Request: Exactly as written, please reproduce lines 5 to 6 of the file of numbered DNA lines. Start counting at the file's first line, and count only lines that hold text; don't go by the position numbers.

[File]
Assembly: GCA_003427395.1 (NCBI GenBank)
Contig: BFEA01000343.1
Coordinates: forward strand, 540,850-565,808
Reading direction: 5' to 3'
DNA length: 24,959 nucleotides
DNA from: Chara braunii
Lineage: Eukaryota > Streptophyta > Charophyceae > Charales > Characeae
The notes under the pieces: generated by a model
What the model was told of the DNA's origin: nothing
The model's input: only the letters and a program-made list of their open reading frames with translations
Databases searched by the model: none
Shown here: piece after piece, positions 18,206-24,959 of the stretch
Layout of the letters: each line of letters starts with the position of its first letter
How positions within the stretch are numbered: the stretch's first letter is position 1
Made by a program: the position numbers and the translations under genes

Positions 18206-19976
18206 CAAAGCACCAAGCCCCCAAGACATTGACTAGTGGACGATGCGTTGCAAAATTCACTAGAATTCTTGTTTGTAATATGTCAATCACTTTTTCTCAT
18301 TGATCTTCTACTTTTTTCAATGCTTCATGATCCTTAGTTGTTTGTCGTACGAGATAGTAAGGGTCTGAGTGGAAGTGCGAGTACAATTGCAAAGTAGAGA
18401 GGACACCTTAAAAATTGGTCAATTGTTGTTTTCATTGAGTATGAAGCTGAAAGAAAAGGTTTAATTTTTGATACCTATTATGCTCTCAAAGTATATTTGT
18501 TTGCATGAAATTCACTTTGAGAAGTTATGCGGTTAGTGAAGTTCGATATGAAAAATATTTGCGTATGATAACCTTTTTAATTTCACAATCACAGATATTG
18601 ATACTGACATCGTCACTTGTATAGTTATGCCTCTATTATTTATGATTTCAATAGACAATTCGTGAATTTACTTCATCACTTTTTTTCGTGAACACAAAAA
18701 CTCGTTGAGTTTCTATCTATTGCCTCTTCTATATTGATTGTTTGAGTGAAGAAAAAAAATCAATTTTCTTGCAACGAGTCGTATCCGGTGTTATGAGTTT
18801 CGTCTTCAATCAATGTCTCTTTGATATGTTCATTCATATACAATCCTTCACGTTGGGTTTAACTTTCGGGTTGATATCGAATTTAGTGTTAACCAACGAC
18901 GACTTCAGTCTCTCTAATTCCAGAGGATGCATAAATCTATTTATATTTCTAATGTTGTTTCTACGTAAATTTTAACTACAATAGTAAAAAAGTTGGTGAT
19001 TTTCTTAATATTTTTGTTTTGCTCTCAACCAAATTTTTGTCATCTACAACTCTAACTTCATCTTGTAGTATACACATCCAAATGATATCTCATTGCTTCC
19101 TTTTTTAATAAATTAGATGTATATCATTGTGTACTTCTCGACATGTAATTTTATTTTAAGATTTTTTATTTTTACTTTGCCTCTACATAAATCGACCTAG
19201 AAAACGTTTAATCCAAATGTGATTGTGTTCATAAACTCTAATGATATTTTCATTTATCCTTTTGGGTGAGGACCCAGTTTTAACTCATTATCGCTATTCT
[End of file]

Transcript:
DNA length: 24,959 nucleotides
DNA from: Chara braunii